- Associated Press - Monday, January 22, 2018

PORTSMOUTH, N.H. (AP) - In a city of celebrated restaurants, chefs and foodies, John Mikolajcyk is likely the most enduring person in the Portsmouth food business.

Born in Portsmouth almost 80 years ago, Mikolajcyk opened his first restaurant, Sam’s Railroad Diner, on McDonough Street in the late 1950s. Today, he manages the Portsmouth Elks lodge, which includes cooking Friday night dinners for more than 100 locals who include fishermen, lawyers, contractors, police officers and city officials.

“It’s probably the last bastion of old Portsmouth,” Mikolajcyk said about the Elks lodge at the end of Jones Avenue and along the shore of Sagamore Creek. “So many restaurants in Portsmouth try to out-gourmet each other. I’m not big on a hamburger with an egg and an avocado on top.”

An Elks member and frequent Friday night diner, Portsmouth City Manager John Bohenko described the three-course Friday night dinners as “excellent” and called out the chicken Parmesan as a favorite. The $10 per-meal price, said Bohenko, is “very affordable.”

“We see a lot of people we know,” he said. “It’s a relaxed atmosphere, so we enjoy it.”

Mikolajcyk’s first restaurant was Sam’s Railroad Diner, which got its name from his high school nickname, “Sam.” It was so close to the railroad tracks, he said, “when the trains went by you could touch them.”

The Continental shoe factory was next door, employed more than 150 people and many of them ate at Sam’s, Mikolajcyk said. The menu had “simple burgers,” hot dogs and lots of coffee and doughnuts in the mornings.

“It was strictly business then,” Mikolajcyk said, explaining the lunch crowd stuck to the factory’s designated half-hour breaks. Soon after starting business administration studies at the University of New Hampshire, from which he graduated in 1961, Mikolajcyk turned the diner over to his parents, John and Mary.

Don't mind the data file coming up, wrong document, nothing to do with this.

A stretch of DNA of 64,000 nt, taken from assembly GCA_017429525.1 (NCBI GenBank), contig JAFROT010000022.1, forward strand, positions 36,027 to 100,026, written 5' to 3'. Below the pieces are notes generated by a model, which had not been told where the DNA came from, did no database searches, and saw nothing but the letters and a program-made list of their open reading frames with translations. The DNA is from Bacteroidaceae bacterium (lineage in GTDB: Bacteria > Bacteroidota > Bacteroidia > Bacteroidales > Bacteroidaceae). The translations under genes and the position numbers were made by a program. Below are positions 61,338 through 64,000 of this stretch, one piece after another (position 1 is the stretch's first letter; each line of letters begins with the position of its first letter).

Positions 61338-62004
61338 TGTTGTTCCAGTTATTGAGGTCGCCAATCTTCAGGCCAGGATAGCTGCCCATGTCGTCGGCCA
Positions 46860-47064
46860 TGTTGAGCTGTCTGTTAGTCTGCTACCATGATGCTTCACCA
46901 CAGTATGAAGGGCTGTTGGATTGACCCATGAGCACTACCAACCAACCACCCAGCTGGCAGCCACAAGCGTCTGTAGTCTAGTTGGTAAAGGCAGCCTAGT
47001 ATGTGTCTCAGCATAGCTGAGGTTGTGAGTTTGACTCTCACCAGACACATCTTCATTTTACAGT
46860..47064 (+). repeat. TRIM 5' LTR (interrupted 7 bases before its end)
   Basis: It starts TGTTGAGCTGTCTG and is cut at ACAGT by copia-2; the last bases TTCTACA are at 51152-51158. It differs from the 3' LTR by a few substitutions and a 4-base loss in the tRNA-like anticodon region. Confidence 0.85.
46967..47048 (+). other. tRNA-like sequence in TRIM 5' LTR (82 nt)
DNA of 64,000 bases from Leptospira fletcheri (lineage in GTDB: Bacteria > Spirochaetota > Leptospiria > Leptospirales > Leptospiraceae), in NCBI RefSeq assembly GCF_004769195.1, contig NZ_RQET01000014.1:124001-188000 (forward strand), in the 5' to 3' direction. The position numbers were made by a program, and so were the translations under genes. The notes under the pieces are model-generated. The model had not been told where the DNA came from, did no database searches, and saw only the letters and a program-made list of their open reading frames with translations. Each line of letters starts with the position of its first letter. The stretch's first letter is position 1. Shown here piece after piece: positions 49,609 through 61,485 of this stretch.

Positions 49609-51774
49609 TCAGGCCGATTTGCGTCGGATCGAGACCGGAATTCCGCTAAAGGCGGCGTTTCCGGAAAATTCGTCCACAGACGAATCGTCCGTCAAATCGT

After graduating from UNH, Mikolajcyk started and ran a construction company for 20 years. During that time, he bought a stable on Market Street and the deed listed the names of three horses sold with the building. The horses were used to deliver groceries from the store across the street, which still has faded grocery ads painted on the side of the brick building.

Mikolajcyk said he turned the building, across the street from what is now the road salt operation, into a restaurant he named Horse of a Different Color in 1977. He put booths in the stables, there was a grill and lounge upstairs and a restaurant on the first floor.

“It was a local place where everyone knew everyone,” he said. “It was a very successful restaurant.”

While running Horse of a Different Color, he started a catering business with the same name and today operates the Portsmouth Elks catering business under the Horse of a Different Color name.

When the Elks opened its new lodge on Jones Avenue in 1987, Mikolajcyk was on the building committee and in the early 1990s he became the manager. He said people were bringing in pot luck dinners and the Elk’s food program was unorganized at best. So he took over the kitchen and the local Elks membership jumped from about 400 to 1,400 today.

“The perception is the Elks is a dark and dismal place, with spittoons and cigar smoking,” Mikolajcyk said. “That’s not who we are.”

Mikolajcyk’s son-in-law Bill Clark is head chef and together they plan the weekly menu choices, one featuring fish, the other meat. The fish, he said, comes from Rye’s Seaport Fish or the Boston Fish Pier.

Mikolajcyk said many people don’t know about the Elks’ idyllic location, or its members’ swimming pool, boat dock, kayak launch and Friday night dinners. He said they can’t advertise because they’re a nonprofit organization, so membership is “all word of mouth.” Mikolajcyk said there are openings for new members and all one has to do is show up, introduce themselves and someone will help them become an Elk.

Longtime resident Harold Whitehouse said he’s dined at the Elks most Friday nights for more than a decade. He said his favorite meal is the blackened salmon, he enjoys “one drink” from the bar before dinner and mingling with the crowd.

“The meals are unbelievable. For $10, I don’t know how he does it,” Whitehouse said. “If you stay there long enough, you’ll meet everyone in the city.”


Online: http://bit.ly/2DZ659H


Information from: Portsmouth Herald, http://www.seacoastonline.com

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